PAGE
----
5. Performance Optimization
Most WAFs include a content delivery network (CDN) to cache your website for faster global access. This speeds up your website and keeps visitors happy while reducing the load on your web server.
How to Choose a Web Application Firewall (WAF)
- Intrusion Prevention System. A WAF should include a variety of methods to detect and thwart attacks, including signature-based and behavior analysis. You may want to ask WAF providers about the false positive/negative rate, and how often it blocks zero-day vulnerabilities.
- Bandwidth Limitations. Many WAF and CDN providers charge depending on how much traffic you have. In the case of DDoS mitigation, it’s important to know how much capacity the WAF has across its network. This is one reason why cloud-based WAFs have an advantage over hardware WAFs.
- Points of Presence. With multiple geographic locations, a WAF and CDN can offer high performance, low connection times, and fast-loading web pages. A globally distributed Anycast network also allows for load balancing in the event of traffic spikes or DDoS attacks.
- Logging and Reporting. Investigation of a security incident is easier with access to detailed WAF logs and audit trails. Talk with WAF vendors about what is possible, how reports are accessed, and whether the WAF integrates with your SIEM system or security operations team.
- Page Speed. It takes time for a website firewall to inspect traffic. To avoid lag time, a CDN allows visitors to access a cached version of your website stored in different locations. Often, these locations are closer and faster for visitors to connect to.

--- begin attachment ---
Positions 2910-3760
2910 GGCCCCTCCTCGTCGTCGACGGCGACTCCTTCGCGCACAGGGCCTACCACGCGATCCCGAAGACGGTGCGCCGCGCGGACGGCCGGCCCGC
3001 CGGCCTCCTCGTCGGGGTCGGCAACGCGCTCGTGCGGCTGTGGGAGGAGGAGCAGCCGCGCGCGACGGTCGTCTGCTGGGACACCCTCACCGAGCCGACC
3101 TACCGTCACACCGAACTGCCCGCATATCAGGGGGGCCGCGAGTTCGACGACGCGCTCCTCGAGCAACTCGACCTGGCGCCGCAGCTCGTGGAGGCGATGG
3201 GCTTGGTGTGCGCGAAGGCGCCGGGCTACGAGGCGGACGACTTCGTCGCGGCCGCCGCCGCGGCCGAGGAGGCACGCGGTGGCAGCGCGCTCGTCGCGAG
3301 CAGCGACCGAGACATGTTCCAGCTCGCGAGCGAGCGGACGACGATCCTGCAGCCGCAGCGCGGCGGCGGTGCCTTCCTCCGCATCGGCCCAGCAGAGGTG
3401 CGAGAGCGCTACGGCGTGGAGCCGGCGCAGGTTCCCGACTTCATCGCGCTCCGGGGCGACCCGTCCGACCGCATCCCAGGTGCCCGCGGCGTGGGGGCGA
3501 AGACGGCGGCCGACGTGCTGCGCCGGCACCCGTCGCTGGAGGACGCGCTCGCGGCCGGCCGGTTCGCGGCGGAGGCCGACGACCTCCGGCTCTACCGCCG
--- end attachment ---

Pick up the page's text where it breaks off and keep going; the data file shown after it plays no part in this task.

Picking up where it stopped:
- Customization Requirements. If your website requires custom rule sets, load balancing, or high availability, discuss this with the WAF provider. You may also want to ask about uptime guarantees, whitelisting and blacklisting, and any advanced security settings.
- Total Cost. Price is always a factor. There may be hidden costs and unexpected fees, not to mention upgrades and upsells. Make sure your plan covers what you need for support, features, and bandwidth.
- SSL Support. If you have an SSL on your website already, you want to make sure the website firewall can support your existing certificate. HTTPS is automatically enabled on the Sucuri firewall servers for users who do not have a certificate.
- Industry Research. To stay ahead of emerging cybersecurity threats takes constant work. Vulnerability research and malware analysis should be important to any WAF provider. It’s also good to know whether the website firewall specializes in your website software or CMS.
- Customer Service. Ask about the response time you can expect from your WAF provider in the event on an emergency. You should consider whether you will require customization, setup, or troubleshooting. It’s also a good idea to read a few reviews online from current customers.